However, the problem with that scenario is you have almost no chance to get one between your Grade 2 ride and your Manticore ride. So if you had one in hand, you should've ridden it for Grade 2. The other possibility is that you run less than 4 Manticore and plan to Ride him in Late game sometime. If you do that, then sure, you can put that Crimson Beast Tamer into your soul. But now it's Late game or close to it; and you are too little, too late. Going the entire game without your power bonuses is going to throw you out of whack. I'm sorry, but if I want to be stuck with a vanguard-only Grade 3 that is chance-based; I'll stick with Robert since he at least gets more chances.
|She's not standing still. She's running |
twice as fast as she possibly can.
Similar to Juggernaut Maximum (and Death Seeker Thanatos mostly), Alice has the ability to combo out for more attacks each turn. Her effect is on-hit, unfortunately which makes it not as good as the Juggernaut (however it is not on Vanguard hit), but if she does hit, you will be sitting pretty with yet another unit to either attack with or to boost another attacker that you have.
Now that Pale Moon has Stand Triggers, Alice will be able to Stand if she missed her first attack and try again. This will mean that your first attack should always be Alice followed by your Vanguard in case she can stand and try again. It forces your opponent to guard her to stop a huge onslaught, which subsequently nullifies the defensive gambit of letting the first attack pass and getting a trigger to increase your defensive power. Granted, your onslaught is stopped but once you check a Stand trigger, you'll have another shot. When you get to the decklist, something weird you will notice is that there are no Mirror Demons on the list. That's because Mirror Demon is complete ass. He only hits for Stage 2 if you have Bicorn (not in the deck) or a fully-powered Turquoise behind it.
He often doesn't hit at all if he gets called out with Alice or Bunny's effect. He only exists in case you can hit with Alice unboosted, use her effect, then call Mirror Demon out to be boosted and attack. It's very situational and we don't have a lot of room for that sort of Tomfoolery. The other situational gambit is hitting with Alice boosted by Bunny, counterblast 2 and put both into the soul, then use their calls to withdraw Turquoise and Mirror Demon for another attack. That particular gambit is hard to pull off but a bit easier than any other.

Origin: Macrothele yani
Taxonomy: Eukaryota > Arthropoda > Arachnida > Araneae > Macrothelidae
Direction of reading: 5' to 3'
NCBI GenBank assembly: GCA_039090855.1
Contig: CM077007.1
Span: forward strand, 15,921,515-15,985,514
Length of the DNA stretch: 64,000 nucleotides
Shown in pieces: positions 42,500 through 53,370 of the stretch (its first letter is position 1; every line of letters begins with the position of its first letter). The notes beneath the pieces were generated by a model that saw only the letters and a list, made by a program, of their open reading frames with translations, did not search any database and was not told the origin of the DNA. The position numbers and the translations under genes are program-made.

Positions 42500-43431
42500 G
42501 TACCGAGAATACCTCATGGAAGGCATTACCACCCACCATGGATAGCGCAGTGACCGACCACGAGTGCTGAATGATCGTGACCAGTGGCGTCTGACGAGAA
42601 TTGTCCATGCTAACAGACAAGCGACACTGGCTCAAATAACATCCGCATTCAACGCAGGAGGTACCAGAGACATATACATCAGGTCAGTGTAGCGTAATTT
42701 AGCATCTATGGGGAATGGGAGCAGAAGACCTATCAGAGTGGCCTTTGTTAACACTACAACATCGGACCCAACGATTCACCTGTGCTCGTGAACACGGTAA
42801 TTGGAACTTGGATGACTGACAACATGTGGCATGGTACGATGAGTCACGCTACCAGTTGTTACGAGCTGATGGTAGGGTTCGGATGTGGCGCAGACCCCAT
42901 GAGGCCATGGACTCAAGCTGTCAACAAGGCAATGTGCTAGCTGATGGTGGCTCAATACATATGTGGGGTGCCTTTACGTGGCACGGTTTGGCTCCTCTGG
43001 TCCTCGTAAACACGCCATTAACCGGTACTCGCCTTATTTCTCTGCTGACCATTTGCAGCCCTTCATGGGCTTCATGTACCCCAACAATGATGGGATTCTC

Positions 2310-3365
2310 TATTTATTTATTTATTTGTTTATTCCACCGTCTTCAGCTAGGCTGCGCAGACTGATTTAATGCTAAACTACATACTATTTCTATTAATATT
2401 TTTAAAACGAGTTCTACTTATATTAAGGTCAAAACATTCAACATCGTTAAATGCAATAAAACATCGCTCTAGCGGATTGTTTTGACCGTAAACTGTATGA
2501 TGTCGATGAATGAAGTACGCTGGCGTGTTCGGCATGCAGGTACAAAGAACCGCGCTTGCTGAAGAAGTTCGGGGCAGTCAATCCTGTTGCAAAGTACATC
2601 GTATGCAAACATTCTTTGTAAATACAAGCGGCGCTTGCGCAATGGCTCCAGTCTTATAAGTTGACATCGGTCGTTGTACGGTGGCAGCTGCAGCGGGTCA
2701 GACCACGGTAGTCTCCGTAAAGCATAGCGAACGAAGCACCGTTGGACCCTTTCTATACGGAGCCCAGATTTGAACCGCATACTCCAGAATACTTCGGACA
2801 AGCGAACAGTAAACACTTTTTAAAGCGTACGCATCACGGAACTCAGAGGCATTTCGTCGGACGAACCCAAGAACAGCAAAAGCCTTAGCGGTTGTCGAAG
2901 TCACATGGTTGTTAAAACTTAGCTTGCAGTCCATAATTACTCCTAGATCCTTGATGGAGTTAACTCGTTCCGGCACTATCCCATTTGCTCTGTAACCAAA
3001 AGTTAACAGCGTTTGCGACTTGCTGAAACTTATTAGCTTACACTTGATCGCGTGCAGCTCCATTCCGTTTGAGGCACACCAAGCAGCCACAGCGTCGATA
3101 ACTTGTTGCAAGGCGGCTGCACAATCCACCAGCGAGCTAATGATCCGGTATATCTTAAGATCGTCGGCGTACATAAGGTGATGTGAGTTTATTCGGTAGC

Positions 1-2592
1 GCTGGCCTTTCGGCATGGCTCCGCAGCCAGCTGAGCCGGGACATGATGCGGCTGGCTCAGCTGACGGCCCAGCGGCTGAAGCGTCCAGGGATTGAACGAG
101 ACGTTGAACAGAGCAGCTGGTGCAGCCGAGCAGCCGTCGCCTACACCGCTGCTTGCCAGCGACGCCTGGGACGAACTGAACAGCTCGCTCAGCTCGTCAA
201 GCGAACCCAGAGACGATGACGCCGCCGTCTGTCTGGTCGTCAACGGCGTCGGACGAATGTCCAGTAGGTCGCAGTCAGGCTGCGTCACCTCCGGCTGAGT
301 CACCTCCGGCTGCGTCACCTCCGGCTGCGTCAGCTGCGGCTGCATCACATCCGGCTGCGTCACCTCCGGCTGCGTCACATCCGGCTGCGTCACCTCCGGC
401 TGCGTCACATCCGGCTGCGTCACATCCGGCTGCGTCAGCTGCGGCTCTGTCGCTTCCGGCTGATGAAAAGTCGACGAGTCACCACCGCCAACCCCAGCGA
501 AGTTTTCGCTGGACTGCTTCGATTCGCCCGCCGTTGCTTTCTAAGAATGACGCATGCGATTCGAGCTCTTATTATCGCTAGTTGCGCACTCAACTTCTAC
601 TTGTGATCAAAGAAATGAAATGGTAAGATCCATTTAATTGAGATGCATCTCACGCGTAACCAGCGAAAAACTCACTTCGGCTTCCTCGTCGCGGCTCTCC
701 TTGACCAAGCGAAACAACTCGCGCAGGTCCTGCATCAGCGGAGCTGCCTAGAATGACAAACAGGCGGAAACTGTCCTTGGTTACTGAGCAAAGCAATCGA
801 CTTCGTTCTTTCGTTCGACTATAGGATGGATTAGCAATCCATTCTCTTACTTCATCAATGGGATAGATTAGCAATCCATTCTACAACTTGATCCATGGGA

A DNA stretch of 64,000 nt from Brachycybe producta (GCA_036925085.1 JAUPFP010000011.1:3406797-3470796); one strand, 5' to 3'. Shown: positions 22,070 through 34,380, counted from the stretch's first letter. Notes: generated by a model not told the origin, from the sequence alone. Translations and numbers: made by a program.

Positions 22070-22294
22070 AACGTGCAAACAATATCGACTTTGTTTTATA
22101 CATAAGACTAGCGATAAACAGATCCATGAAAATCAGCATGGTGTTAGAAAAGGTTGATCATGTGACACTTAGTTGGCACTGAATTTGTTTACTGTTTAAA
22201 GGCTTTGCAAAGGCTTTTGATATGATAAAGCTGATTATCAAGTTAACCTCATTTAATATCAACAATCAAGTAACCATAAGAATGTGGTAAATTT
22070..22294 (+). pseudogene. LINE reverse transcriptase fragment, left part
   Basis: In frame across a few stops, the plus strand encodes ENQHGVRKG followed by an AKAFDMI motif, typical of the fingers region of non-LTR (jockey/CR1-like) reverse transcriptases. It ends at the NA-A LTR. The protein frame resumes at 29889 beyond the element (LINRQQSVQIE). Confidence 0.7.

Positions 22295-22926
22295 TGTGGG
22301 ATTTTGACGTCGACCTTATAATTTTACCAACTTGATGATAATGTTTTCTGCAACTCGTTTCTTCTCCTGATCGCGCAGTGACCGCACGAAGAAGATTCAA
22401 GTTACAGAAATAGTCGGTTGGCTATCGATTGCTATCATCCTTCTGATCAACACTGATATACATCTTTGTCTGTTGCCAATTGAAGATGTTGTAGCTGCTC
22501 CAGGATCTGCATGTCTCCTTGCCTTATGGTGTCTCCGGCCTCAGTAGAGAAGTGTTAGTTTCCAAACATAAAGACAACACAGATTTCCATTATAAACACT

|Hardcore sword deepthroating show|
Being able to hit with Alice, swap her for something else (Robert, Cerberus, or even another Alice if you get Purple Trapezist and have an open spot left), then attack with Sarah, possibly get a trigger or Grade 3, then move a non-Alice Grade 3 to the soul so the Alice comes back and wreaks more havok is devastating. Simply hitting with the first Alice and getting that check enables 5 attacks—more if a new Alice then hits. As you can imagine, a deck that's so reliant on Alice will need to be counterblast light. It is, but there's a card that should be added as a nice backup plan for a safer type of play in case you end up with lots of Grade 3s early on. You even have the possibility of dropping an excess Grade 3 into a booster slot that's empty, and if you check properly, you can swap it for a booster. Be very careful if you are using this to assign power from triggers to boosters, not attackers, just in case you get to swap one out on the second check. Use your best judgment if it's a card that's been swapped out, but it's good to know that you don't always blindly assign trigger power to attackers. Similarly to Seifried, you will also want to run 10 Grade 3s, as odd as that sounds. Considering her skill only can activate once she and another Grade 3 are present, that's minimum -2 to her chances, possibly -3 on average. You'll want as many chances as possible to swap.
|If you think you understand Quantum|
Mechanics. You don't understand QM
This card lets you activate lots of "emerge" skills. This is a keyword I'm going to assign to the conditional that a Pale Moon card activates some skill upon being called from the soul to a rear-guard position. For counterblast 1, you can rotate him out with any card in the soul, preferably a card with some sort of emerge skill that you can abuse. The great thing is, you can do this every turn so long as you have 1 Counterblast to spare for the magician. This essentially means that you can put him in any position on your field so long as you swap him out each turn. He can be a "placeholder" like a wild card for an attacker or a booster. In a Sara deck, this can serve as an alternative to spamming a crapton of Alice if you draw too many Grade 3 early on. If the unit is somehow retired or put back into the soul, you still do as much as you can of the card text; meaning you would still get MQM back.